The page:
Australian Regulators Weekly Wrap — Monday, 18 July 2022

18 July 2022
Liam Hennessy, Partner, Brisbane

Keeping on top of the latest financial services regulatory and compliance trends?

Investing time in your professional development within a rapidly changing financial services industry is challenging. To meet that challenge, the Australian Regulators Weekly Wrap is designed to keep you at the forefront of your practice by quickly setting out the top five developments from the past week, analysis and practical considerations for the future.

  1. Conflicted remuneration (ASIC): In Australian Securities and Investments Commission v Select AFSL Pty Ltd (No 2) [2022] FCA 786 the Federal Court of Australia held that conflicted remunerations contraventions took place for the Respondent, Select AFSL. Select AFSL was part of a corporate group structure which retailed life insurance products where the remuneration of sales agents was linked to the number of sales they made; although they were paid a base salary, they earned commission on products sold and could obtain benefits as a result of sales plus other incentives such as a cruise to the Gold Coast, trips to Las Vegas and Hawaii, and a Vespa scooter. Abraham J concluded that AFSL Select had contravened its AFSL general obligations under s. 912A(1)© of the Corporations Act 2001 (Cth). Importantly, by encouraging the boiler room culture, His Honour also found that the director Mr Howden had breached his directors’ duties owed to AFSL Select under s 180(1). My top read for the week, this decision is an important one in the evolving conception of the ‘efficiently, honestly and fairly’ duty and directors duties.
  2. SMSF auditors (ASIC): ASIC has acted against eight self-managed superannuation fund auditors over the period 1 March 2022 to 30 June 2022. It deregistered five SMSF auditors and imposed additional conditions on the registration of three others. These actions resulted from breaches of obligations including auditing and assurance standards, independence requirements, and registration conditions, or because ASIC was satisfied the individual was not a fit and proper person to remain registered. Here is the thing — this appears to be ASIC’s MO at the moment. Lots of litigation and enforcement action, but not ones with a systemic or policy element e.g. Shipton’s responsible lending cases.
  3. Short term credit (ASIC): ASIC has made product intervention orders for short term credit and continuing credit contracts. ASIC’s orders prohibit the provision of short term credit and continuing credit contracts which involve unreasonably high fees charged to retail clients, in excess of the cost caps in the relevant exemptions in subsections 6(1) and 6(5) of the National Credit Code. The Explanatory Statement for the decision is here. An interesting thought — why ban something already subject to civil penalties under the NCC? Seems like ASIC is compensating for regulatory design here.
  4. Credit reporting (ASIC): Banks need to need to supply financial information to credit reporting bodies under the mandatory comprehensive credit reporting regime. From 1 July 2022, comprehensive credit information also includes information about financial hardship arrangements. ASIC has adopted a temporary no-action position to enable large banks to withhold the reporting of certain credit information on consumer credit reports where reporting the information could lead to consumer harm, including where a consumer may be the victim of family violence. For example, a joint loan where the DV victim has agreed a hardship plan with the bank (unbeknownst to the abuser). Here is hoping it becomes a permanent relief position shortly!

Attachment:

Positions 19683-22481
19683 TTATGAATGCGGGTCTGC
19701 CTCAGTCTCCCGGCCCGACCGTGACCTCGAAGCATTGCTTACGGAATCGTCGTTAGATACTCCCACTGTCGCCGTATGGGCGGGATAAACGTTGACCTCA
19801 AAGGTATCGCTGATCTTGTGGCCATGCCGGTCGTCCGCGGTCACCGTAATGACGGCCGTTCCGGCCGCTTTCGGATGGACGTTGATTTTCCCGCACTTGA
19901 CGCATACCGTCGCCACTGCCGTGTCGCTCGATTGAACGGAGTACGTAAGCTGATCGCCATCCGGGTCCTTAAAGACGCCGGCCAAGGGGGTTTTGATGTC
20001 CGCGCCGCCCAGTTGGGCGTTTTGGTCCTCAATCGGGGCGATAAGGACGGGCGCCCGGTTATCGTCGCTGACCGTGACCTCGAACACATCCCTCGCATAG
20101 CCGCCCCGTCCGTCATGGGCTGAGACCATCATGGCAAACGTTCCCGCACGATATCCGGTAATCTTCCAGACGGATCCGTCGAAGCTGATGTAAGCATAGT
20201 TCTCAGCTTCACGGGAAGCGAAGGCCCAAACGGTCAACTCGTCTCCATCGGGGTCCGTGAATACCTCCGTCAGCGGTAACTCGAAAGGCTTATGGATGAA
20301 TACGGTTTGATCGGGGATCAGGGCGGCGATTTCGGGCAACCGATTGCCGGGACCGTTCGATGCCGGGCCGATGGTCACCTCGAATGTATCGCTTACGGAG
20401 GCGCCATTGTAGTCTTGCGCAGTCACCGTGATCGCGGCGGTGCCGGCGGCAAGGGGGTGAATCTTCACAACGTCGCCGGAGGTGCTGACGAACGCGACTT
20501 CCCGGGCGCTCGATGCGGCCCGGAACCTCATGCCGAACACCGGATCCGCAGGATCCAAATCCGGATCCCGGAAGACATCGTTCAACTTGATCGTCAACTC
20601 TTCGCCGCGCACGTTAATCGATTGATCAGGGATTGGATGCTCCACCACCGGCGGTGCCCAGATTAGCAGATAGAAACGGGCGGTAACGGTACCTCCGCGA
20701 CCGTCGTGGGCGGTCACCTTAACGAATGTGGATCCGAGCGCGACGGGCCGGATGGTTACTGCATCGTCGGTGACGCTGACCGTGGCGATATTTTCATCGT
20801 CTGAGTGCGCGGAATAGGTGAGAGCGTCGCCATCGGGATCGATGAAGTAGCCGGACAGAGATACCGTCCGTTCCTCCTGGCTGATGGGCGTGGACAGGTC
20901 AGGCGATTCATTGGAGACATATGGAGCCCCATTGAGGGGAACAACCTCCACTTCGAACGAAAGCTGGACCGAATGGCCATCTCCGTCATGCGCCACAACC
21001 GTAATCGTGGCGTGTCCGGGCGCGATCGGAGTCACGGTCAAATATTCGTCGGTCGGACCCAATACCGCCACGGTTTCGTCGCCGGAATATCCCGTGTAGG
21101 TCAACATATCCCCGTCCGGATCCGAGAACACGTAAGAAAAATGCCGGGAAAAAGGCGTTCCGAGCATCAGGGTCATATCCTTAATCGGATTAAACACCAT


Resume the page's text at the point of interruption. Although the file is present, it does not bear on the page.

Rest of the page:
5. ‘Crypto winter’ (Bank of England): An interesting speech by Sir Jon Cunliffe from the BOE, where he succinctly pulled together some recent lessons from the drop in the crypto market. “1) Technology does not change the underlying risks in economics and finance; 2) Regulators should continue and accelerate their work to put in place effective regulation of the use of crypto technologies in finance; 3) This regulation should be constructed on the iron principle of ‘same risk, same regulatory outcome’ [the same regulation to the risks inherent in the provision of a financial service no matter how it is provided]; and, 4) Crypto — technologies offer the prospect of substantive innovation and improvement in finance. But to be successful and sustainable innovation has to happen within a framework in which risks are managed: people don’t fly for long in unsafe aeroplanes.” Sensible comments to be sure, though in my view the greater burden of work sits with policymakers and regulators. We need effective regulation to be put into play to support the industry and protect consumers, so lets get on with consultation on CASSPrs (warts and all) in Australia under the Albanese Government.

Thought for the future: Next sitting dates are 26 July to 4 August 2022. Expect to see many prorogued non contentious legislation revived and passed.

Published on Australian Regulators Weekly Wrap

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Authored by:

Liam Hennessy, Partner

Get in touch with the Gadens team to discuss any regulation and compliance issues.

This update does not constitute legal advice and should not be relied upon as such. It is intended only to provide a summary and general overview on matters of interest and it is not intended to be comprehensive. You should seek legal or other professional advice before acting or relying on any of the content.

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